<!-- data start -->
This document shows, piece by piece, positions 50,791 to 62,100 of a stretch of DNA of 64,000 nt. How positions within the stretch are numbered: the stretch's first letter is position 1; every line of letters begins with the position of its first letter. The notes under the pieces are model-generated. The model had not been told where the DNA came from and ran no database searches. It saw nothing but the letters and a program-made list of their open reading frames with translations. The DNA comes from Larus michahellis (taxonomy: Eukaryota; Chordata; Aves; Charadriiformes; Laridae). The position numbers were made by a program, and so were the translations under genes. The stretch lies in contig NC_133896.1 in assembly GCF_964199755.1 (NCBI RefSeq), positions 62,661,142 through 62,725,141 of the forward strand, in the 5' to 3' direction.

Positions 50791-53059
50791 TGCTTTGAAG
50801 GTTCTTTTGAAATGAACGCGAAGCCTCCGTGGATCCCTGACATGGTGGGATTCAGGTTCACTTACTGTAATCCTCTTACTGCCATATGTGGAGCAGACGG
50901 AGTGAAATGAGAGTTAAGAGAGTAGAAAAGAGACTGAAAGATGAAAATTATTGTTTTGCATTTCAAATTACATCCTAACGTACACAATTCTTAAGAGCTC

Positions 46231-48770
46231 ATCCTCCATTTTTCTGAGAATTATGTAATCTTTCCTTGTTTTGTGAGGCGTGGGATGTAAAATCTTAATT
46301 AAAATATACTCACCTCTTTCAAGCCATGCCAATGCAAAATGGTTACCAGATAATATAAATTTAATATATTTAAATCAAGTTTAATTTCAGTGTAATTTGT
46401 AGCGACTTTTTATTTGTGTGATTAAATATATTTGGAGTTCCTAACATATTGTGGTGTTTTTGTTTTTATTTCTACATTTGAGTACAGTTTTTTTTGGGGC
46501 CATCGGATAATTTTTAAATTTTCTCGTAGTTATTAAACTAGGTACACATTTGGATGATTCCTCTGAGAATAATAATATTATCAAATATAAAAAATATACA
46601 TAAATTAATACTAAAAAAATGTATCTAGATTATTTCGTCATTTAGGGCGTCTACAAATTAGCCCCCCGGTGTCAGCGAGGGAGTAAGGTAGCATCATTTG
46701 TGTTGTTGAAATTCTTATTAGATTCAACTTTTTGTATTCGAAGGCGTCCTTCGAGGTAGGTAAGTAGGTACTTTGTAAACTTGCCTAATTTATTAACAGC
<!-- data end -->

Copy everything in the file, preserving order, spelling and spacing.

This document shows, piece by piece, positions 50,791 to 62,100 of a stretch of DNA of 64,000 nt. How positions within the stretch are numbered: the stretch's first letter is position 1; every line of letters begins with the position of its first letter. The notes under the pieces are model-generated. The model had not been told where the DNA came from and ran no database searches. It saw nothing but the letters and a program-made list of their open reading frames with translations. The DNA comes from Larus michahellis (taxonomy: Eukaryota; Chordata; Aves; Charadriiformes; Laridae). The position numbers were made by a program, and so were the translations under genes. The stretch lies in contig NC_133896.1 in assembly GCF_964199755.1 (NCBI RefSeq), positions 62,661,142 through 62,725,141 of the forward strand, in the 5' to 3' direction.

Positions 50791-53059
50791 TGCTTTGAAG
50801 GTTCTTTTGAAATGAACGCGAAGCCTCCGTGGATCCCTGACATGGTGGGATTCAGGTTCACTTACTGTAATCCTCTTACTGCCATATGTGGAGCAGACGG
50901 AGTGAAATGAGAGTTAAGAGAGTAGAAAAGAGACTGAAAGATGAAAATTATTGTTTTGCATTTCAAATTACATCCTAACGTACACAATTCTTAAGAGCTC

Positions 46231-48770
46231 ATCCTCCATTTTTCTGAGAATTATGTAATCTTTCCTTGTTTTGTGAGGCGTGGGATGTAAAATCTTAATT
46301 AAAATATACTCACCTCTTTCAAGCCATGCCAATGCAAAATGGTTACCAGATAATATAAATTTAATATATTTAAATCAAGTTTAATTTCAGTGTAATTTGT
46401 AGCGACTTTTTATTTGTGTGATTAAATATATTTGGAGTTCCTAACATATTGTGGTGTTTTTGTTTTTATTTCTACATTTGAGTACAGTTTTTTTTGGGGC
46501 CATCGGATAATTTTTAAATTTTCTCGTAGTTATTAAACTAGGTACACATTTGGATGATTCCTCTGAGAATAATAATATTATCAAATATAAAAAATATACA
46601 TAAATTAATACTAAAAAAATGTATCTAGATTATTTCGTCATTTAGGGCGTCTACAAATTAGCCCCCCGGTGTCAGCGAGGGAGTAAGGTAGCATCATTTG
46701 TGTTGTTGAAATTCTTATTAGATTCAACTTTTTGTATTCGAAGGCGTCCTTCGAGGTAGGTAAGTAGGTACTTTGTAAACTTGCCTAATTTATTAACAGC